In December 2021, The Home Ministry of India declared that it does not plan on enumerating caste-wise data in Census 2021 other than the data for Scheduled Castes and Scheduled Tribes. Following this, the Supreme Court also dismissed a petition filed by the Maharashtra government seeking direction to the Central government to disclose raw data about the 2011 Socio-Economic and Caste Census (SECC). The court observed that it’s the law that there should be no caste census and that the Constitution believes in population, not in caste or religion. To understand the importance of a caste census and why India’s leaders are skeptical of what it might reveal, let us first take a deep dive into the history of the caste census.
What is the Socio-Economic and Caste Census?
The socio-economic and caste census 2011 (SECC) was conducted for the 2011 census of India that aimed at collecting comprehensive data covering households in both rural and urban areas, assessing poverty line measurement. The ministry of rural development released data from the socio-economic and caste census (SECC) on the standard of living of rural households in India in 2015, but the complete data focusing on caste distribution and needs is not released yet. The ministry of social justice and empowerment has had the census for more than five years now. As of now, the Union Government, in response to an affidavit filed in September 2021 in the Supreme Court of India, has refused to release this data.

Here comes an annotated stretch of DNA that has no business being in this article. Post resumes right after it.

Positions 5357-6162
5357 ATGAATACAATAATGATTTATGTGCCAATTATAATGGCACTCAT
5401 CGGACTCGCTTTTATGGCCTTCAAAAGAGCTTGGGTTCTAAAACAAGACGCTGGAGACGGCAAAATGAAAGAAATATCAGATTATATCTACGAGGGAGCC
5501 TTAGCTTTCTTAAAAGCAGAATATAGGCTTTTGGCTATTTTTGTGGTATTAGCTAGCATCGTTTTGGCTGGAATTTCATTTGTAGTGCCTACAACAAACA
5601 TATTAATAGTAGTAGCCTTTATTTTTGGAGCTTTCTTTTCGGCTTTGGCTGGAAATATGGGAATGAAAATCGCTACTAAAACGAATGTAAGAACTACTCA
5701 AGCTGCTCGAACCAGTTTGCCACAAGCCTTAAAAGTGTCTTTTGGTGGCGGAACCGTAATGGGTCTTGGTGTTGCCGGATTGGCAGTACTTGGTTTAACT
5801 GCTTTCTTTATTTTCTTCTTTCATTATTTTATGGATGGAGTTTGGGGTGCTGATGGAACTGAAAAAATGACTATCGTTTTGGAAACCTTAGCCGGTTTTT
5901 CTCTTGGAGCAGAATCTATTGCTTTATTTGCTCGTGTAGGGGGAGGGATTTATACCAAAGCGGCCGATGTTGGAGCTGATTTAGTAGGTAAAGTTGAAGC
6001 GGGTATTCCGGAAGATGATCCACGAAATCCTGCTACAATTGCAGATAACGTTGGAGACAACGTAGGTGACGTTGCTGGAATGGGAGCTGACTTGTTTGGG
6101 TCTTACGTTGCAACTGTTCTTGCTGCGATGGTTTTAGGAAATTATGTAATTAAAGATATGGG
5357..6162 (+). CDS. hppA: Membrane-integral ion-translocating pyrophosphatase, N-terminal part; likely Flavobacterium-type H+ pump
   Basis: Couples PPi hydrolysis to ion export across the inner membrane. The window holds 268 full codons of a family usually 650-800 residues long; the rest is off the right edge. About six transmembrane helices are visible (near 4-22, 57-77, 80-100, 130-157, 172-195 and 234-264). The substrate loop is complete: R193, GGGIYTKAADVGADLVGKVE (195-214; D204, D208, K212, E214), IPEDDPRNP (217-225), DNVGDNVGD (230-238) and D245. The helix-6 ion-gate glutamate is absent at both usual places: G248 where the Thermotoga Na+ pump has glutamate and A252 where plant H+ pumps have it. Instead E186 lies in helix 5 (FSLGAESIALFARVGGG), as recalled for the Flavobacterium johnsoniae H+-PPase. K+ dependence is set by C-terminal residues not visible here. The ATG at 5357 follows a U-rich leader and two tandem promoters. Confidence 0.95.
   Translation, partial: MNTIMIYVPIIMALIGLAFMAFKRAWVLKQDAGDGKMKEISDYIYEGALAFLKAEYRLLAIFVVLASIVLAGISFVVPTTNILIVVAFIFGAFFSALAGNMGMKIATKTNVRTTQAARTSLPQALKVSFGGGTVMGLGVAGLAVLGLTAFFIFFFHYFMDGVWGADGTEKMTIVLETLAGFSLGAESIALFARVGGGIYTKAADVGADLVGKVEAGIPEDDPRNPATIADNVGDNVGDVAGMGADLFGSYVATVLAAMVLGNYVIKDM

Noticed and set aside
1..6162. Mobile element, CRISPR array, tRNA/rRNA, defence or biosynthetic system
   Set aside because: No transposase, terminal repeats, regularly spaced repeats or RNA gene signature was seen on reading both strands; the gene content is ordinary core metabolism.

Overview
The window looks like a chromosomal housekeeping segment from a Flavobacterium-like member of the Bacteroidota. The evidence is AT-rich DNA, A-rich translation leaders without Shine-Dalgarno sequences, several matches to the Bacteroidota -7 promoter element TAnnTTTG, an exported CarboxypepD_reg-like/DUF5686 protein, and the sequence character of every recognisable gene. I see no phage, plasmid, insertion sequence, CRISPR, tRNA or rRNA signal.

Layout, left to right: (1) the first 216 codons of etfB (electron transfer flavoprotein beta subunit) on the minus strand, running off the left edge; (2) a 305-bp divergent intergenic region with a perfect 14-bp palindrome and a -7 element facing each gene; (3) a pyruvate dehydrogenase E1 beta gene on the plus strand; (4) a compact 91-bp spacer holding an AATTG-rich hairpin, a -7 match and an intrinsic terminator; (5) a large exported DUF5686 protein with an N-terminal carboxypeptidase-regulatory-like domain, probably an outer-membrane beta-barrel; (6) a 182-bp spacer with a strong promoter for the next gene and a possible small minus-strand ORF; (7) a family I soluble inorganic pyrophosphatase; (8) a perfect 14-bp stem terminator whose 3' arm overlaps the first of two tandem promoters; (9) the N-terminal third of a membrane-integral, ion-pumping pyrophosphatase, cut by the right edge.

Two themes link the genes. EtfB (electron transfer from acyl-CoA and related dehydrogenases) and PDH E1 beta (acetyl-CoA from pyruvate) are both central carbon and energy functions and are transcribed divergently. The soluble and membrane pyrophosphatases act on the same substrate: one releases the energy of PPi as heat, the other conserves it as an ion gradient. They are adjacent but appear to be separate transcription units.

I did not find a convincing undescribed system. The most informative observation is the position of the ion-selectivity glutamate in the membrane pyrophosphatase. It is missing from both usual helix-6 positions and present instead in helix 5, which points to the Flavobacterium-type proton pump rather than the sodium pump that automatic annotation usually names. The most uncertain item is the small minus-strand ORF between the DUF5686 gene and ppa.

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The first caste census was conducted in India in 1881. But the 1931 SECC was the last caste census data made public. Originally, this was an exercise by the British Government to determine the economic status of each Indian family to help them achieve parameters to understand poverty in the Indian population and to determine the economical level of caste groups. After independence, while the Census provided a portrait of the Indian population, the SECC became a tool to identify beneficiaries of state support. But since then, India has conducted a national survey every ten years, but the 2011 survey was the first time SECC was conducted since 1931. Since then, scheduled castes and scheduled tribes are the two social groups that find a place in the census forms because their data is required to fulfil the constitutional obligation of giving them reservation in the Lok Sabha and state legislatures.
Arguments against the 2011 census
The Union Government has said that it cannot release the caste data because of the factual inconsistencies and inaccuracies in it. For example, the 46 lakh figure of caste groups have a higher percentage of the repetition of the same entries because of different enunciations and spellings across the country. However, with the resources at a government’s hand, cleaning data is not a very impossible task especially given the wide difference between the old and new data and the importance of updated data. In 2016, the Parliamentary Standing Committee of Rural Development observed that based on the 2011 Census data released to them, they concluded that “the data has been examined and 87% data on individuals’ caste and religion is error-free”.